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Multi-Way Conventional loudspeakers with crossovers

Matching driver sensitivity in a two-way
Matching driver sensitivity in a two-way
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Old 10th August 2018, 01:54 AM   #1
luigi is offline luigi  New Zealand
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Default Matching driver sensitivity in a two-way

I'm trying to design a two-way speaker using a full range driver open baffle from 250Hz up and a 10-inch driver in a sealed enclosure for frequencies below 250Hz, with a passive crossover.

Presuming both are 8ohm drivers, can I simplify things by matching sensitivity of the two drivers, or is it preferable to have the output of the woofer slightly higher than that of the tweeter? Or does mixing open baffle with sealed enclosure screw that all up?
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Old 10th August 2018, 02:10 AM   #2
TMM is offline TMM  Australia
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The only requirement is that the tweeter/HF driver be no less sensitive than the woofer. This is because a tweeter can be easily attenuated in the crossover but a woofer can't. To pad down a large woofer requires large valued, expensive components with high power handling. The components to pad a tweeter (or small FR) are comparatively smaller and cheaper.

In reality the tweeter can actually be 3-6dB less sensitive than the woofer because the woofer needs 3-6dB baffle step compensation (BSC): mh-audio.nl - Home

In a large room with the speakers placed far out from the walls you need 6dB BSC. In a small/medium size room you can get away with less BSC, 2-3dB and achieve a balanced response in-room.

On OB as long as the full range driver operates above the baffle step frequency, it can be treated like a tweeter in terms of sensitivity. If the full range operates below the BSC frequency it needs additional sensitivity to account for diffraction/dipole losses.

Last edited by TMM; 10th August 2018 at 02:15 AM.
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Old 10th August 2018, 03:00 AM   #3
googlyone is offline googlyone  Australia
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Matching driver sensitivity in a two-way
Agreed. Do yourself a favour and pick a tweeter that is 3dB or more sensitive than the woofer.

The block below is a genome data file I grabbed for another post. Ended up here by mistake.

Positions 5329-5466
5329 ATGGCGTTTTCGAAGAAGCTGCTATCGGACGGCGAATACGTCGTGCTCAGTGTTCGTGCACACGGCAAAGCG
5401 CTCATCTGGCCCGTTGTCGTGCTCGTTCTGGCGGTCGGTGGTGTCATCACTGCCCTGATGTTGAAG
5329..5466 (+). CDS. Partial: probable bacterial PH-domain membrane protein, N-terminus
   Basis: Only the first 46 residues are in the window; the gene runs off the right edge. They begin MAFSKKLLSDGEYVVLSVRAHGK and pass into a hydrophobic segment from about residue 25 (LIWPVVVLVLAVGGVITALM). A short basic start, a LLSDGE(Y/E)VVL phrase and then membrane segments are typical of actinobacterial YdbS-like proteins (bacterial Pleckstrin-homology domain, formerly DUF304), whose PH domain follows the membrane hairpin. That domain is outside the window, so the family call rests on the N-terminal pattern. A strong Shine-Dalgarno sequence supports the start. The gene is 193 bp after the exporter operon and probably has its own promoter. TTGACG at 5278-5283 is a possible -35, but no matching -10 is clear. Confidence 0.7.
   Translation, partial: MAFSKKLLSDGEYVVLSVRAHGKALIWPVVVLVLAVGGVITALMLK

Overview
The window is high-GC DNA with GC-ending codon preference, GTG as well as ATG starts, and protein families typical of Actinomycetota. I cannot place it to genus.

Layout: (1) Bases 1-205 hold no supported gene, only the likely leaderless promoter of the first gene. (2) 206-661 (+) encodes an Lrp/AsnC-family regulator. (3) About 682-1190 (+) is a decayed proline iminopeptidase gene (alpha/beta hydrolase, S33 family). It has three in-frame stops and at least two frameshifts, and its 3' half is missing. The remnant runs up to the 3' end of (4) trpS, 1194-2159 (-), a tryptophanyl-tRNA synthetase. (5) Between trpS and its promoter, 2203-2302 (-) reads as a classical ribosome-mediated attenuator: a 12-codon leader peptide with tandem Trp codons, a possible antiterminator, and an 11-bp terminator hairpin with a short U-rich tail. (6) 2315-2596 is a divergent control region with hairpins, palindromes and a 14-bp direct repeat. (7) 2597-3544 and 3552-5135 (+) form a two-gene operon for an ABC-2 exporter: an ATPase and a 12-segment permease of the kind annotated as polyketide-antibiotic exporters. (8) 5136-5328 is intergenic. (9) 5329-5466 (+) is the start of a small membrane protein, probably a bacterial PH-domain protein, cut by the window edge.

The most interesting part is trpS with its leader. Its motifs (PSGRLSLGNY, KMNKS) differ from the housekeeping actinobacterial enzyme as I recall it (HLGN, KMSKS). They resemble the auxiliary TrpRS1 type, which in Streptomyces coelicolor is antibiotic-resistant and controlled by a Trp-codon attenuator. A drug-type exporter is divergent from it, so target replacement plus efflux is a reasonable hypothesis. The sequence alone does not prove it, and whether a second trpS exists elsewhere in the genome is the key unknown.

You will find that the ability to tweak the tweeter output and crossover point / slope / "tuning" is extremely important.

If you are new to this, also do yourself a favour and read up on zobel networks (for the woofer) and LRC traps (For the tweeter) to deal with the woofers rising impedance and the tweeters resonance. Getting these right makes crossover design hugely less complicated.
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Old 10th August 2018, 05:39 AM   #4
Juhazi is offline Juhazi  Finland
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This kind of system is difficult to simulate right. Real world measurements in farfield including off-axis are needed, and still also listening tests in the room where they are intended to be used. Bondary reflections are challenging between 100-400Hz especially when you have different radiation patterns for bass and FR.

Please consider making a proto with minidsp first, so you can try various xo points and slopes, even delay matching! I am quite happy of the sound of sealed 10" bass and dipole upper drivers! I found LR2 slope around 180Hz best, but it depends pretty much of the OB driver's lower end capability/distortion.
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Last edited by Juhazi; 10th August 2018 at 05:41 AM.
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Old 10th August 2018, 09:13 AM   #5
googlyone is offline googlyone  Australia
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Matching driver sensitivity in a two-way
If the OP has a minidsp, then sensitivities and crossover design is pretty much a moot point.

While I am a massive DSP XO advocate, I don't think this was the point of the question. Implementation of a passive XO does introduce design drivers around sensitivities that you just have to consider.
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Old 10th August 2018, 11:28 AM   #6
waxx is offline waxx  Belgium
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I do a similar WAW design (altough the Fr and woofer are in ported boxes) and i found while experimenting with a minidsp i borrowed from a friend in mono (same stereo amp, one channel for top and one for bass) that the bass needs to be 3dB louder than the top to have an equal response in my room. Now i'm building a 1st order passive crossover for that based on the test at 180Hz with a zorbel network on both drivers and i pad down the FR till 3dB below the sub.

But i think it's speaker and setup depending, that's why the minidsp test is a good id. So you can test and measure (i use a Behringer ECM800 microphone, a studio audio interface (even a cheap one is good) and the free REW software for that) and adapt untill you got the right setup. I'm not fond of dsp's in hifi installations (i prefer all analog), but for finding the right crossover setup this minidsp is a genious thing. I'll order one for myself soon just for that i think.

Also, measure your drivers on frequency response (.FRD file) and impendance (.ZMA file), and use that in a program like Xsim or similar software, so your electric circuit is right for your specific drivers. Without that it's a bit guessing wich circuit will be right.

Last edited by waxx; 10th August 2018 at 11:33 AM.
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